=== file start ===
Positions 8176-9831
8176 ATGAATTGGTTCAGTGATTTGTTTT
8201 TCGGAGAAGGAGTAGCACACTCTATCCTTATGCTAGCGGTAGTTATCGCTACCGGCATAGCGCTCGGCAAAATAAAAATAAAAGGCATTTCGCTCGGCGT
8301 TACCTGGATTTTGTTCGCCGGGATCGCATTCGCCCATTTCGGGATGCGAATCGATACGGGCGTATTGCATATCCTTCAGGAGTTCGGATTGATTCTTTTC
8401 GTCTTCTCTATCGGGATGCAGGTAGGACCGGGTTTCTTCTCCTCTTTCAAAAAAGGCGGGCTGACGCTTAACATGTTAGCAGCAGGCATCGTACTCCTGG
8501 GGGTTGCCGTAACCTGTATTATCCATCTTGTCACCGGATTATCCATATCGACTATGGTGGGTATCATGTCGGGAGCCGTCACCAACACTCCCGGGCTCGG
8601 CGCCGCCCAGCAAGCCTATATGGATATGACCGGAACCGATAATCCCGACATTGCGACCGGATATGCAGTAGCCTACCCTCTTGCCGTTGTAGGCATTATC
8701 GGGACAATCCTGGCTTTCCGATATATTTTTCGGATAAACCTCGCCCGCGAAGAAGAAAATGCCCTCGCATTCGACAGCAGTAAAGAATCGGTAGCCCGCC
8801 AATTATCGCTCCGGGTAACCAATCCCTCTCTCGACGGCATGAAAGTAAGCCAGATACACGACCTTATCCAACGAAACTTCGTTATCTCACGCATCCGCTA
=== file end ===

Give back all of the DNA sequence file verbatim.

Positions 8176-9831
8176 ATGAATTGGTTCAGTGATTTGTTTT
8201 TCGGAGAAGGAGTAGCACACTCTATCCTTATGCTAGCGGTAGTTATCGCTACCGGCATAGCGCTCGGCAAAATAAAAATAAAAGGCATTTCGCTCGGCGT
8301 TACCTGGATTTTGTTCGCCGGGATCGCATTCGCCCATTTCGGGATGCGAATCGATACGGGCGTATTGCATATCCTTCAGGAGTTCGGATTGATTCTTTTC
8401 GTCTTCTCTATCGGGATGCAGGTAGGACCGGGTTTCTTCTCCTCTTTCAAAAAAGGCGGGCTGACGCTTAACATGTTAGCAGCAGGCATCGTACTCCTGG
8501 GGGTTGCCGTAACCTGTATTATCCATCTTGTCACCGGATTATCCATATCGACTATGGTGGGTATCATGTCGGGAGCCGTCACCAACACTCCCGGGCTCGG
8601 CGCCGCCCAGCAAGCCTATATGGATATGACCGGAACCGATAATCCCGACATTGCGACCGGATATGCAGTAGCCTACCCTCTTGCCGTTGTAGGCATTATC
8701 GGGACAATCCTGGCTTTCCGATATATTTTTCGGATAAACCTCGCCCGCGAAGAAGAAAATGCCCTCGCATTCGACAGCAGTAAAGAATCGGTAGCCCGCC
8801 AATTATCGCTCCGGGTAACCAATCCCTCTCTCGACGGCATGAAAGTAAGCCAGATACACGACCTTATCCAACGAAACTTCGTTATCTCACGCATCCGCTA